The next day, Sevier sent a second flag of truce to Tipton requesting his surrender. Tipton replied: “To this flag I sent an answer, letting the men assembled there know that all I wanted was a submission to the laws of North Carolina, and if they would acquiesce with this proposal I would disband my troops here ...”

Realizing that Tipton and his small party were not going to surrender, Sevier decided to lay siege to Tipton’s cabin instead of risking any bloodshed by assaulting the cabin.

After sneaking out of Tipton’s cabin, Major Robert Love joined his brother, Thomas Love, in raising a small party to reinforce Tipton. On the evening of  Feb. 28, Major Love’s party dashed into the Tipton cabin, when it was discovered the Franklinite sentries had left their post around the cave because of bitter cold weather.

Tipton troops were reinforced again Feb. 29 when Col. George Maxwell and his North Carolina loyalists from Sullivan County reached the Tipton cabin early that morning. They arrived during a heavy snowstorm and were not detected by Sevier’s men.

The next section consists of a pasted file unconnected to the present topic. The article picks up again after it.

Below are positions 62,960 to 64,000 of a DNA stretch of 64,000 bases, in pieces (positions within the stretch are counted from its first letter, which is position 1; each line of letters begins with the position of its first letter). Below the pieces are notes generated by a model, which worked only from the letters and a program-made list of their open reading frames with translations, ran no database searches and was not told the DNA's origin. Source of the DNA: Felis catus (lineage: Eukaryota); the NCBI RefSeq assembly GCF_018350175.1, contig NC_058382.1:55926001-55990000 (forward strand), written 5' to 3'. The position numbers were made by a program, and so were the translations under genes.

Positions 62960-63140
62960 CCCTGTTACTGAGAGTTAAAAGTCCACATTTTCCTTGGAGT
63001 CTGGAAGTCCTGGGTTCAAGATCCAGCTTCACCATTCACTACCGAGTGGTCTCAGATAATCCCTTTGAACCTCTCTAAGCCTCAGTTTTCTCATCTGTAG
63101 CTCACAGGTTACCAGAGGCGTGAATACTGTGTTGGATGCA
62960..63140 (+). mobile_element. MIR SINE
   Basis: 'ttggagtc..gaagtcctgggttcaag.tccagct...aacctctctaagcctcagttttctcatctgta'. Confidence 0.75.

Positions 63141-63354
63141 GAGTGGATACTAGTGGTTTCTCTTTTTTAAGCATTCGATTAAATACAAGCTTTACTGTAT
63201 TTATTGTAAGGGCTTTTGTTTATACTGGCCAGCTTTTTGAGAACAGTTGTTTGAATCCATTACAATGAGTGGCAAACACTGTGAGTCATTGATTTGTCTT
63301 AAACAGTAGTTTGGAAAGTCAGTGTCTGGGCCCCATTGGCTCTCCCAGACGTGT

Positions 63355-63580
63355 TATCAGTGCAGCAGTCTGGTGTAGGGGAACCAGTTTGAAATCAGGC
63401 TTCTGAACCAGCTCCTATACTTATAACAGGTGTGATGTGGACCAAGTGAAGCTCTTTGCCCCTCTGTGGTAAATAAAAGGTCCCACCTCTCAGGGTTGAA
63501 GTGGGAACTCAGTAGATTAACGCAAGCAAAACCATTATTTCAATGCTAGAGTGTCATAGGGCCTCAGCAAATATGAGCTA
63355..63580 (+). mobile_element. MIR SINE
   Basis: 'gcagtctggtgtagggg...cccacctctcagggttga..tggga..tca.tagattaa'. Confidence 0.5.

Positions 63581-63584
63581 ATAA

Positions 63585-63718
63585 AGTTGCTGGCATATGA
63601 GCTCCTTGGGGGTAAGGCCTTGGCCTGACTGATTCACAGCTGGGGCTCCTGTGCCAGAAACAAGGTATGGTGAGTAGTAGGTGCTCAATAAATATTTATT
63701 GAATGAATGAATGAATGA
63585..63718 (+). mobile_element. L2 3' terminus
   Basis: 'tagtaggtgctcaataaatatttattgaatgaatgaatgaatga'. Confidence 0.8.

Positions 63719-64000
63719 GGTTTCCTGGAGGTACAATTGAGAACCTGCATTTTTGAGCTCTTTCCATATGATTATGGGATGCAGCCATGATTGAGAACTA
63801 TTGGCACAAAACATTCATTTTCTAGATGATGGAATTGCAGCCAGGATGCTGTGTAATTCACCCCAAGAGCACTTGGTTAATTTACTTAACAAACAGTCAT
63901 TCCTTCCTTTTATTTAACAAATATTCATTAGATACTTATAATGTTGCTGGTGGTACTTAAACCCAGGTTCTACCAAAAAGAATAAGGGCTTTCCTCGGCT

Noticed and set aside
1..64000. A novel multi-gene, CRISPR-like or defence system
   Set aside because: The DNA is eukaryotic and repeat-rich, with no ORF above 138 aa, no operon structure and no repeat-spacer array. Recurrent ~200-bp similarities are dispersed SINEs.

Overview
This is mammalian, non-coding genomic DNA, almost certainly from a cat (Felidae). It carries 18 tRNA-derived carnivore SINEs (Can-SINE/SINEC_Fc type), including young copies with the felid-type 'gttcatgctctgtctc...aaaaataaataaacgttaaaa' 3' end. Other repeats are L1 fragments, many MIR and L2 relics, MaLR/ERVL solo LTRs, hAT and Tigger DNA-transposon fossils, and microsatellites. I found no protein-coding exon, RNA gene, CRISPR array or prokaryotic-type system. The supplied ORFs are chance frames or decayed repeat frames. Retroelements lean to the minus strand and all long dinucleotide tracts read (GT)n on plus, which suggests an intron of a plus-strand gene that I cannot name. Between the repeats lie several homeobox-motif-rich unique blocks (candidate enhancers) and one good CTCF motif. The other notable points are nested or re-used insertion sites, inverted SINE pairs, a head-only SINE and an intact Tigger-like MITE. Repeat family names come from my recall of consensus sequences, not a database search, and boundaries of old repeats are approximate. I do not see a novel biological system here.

Not knowing exactly who fired first, both sides fired a volley at each other and upon hearing the shots, Col. Tipton decided to attack Sevier. While dashing out of his cabin, Col. Tipton exclaimed, “Boys, every man who is a soldier come out.”

The fight was brief, but decisive. following 10 minutes of fighting, Sevier and his men retreated back to Jonesborough. The state of Franklin would be dissolved more than a year later.

Col. John Tipton would later help Tennessee become the 16th state of the Union. His advisory — John Sevier — would be elected the first governor of the state of Tennessee.

Landon Carter Haynes

After his father’s death in 1813, John Tipton Jr.  inherited the property. Before moving to Washington County, the younger Tipton was already a successful state legislator and wealthy land owner in Blountville.

He expanded his father’s cabin in the 1820s, making it a Federal-style farmhouse. He died in Nashville in 1831 while attending Tennessee’s 19th General Assembly.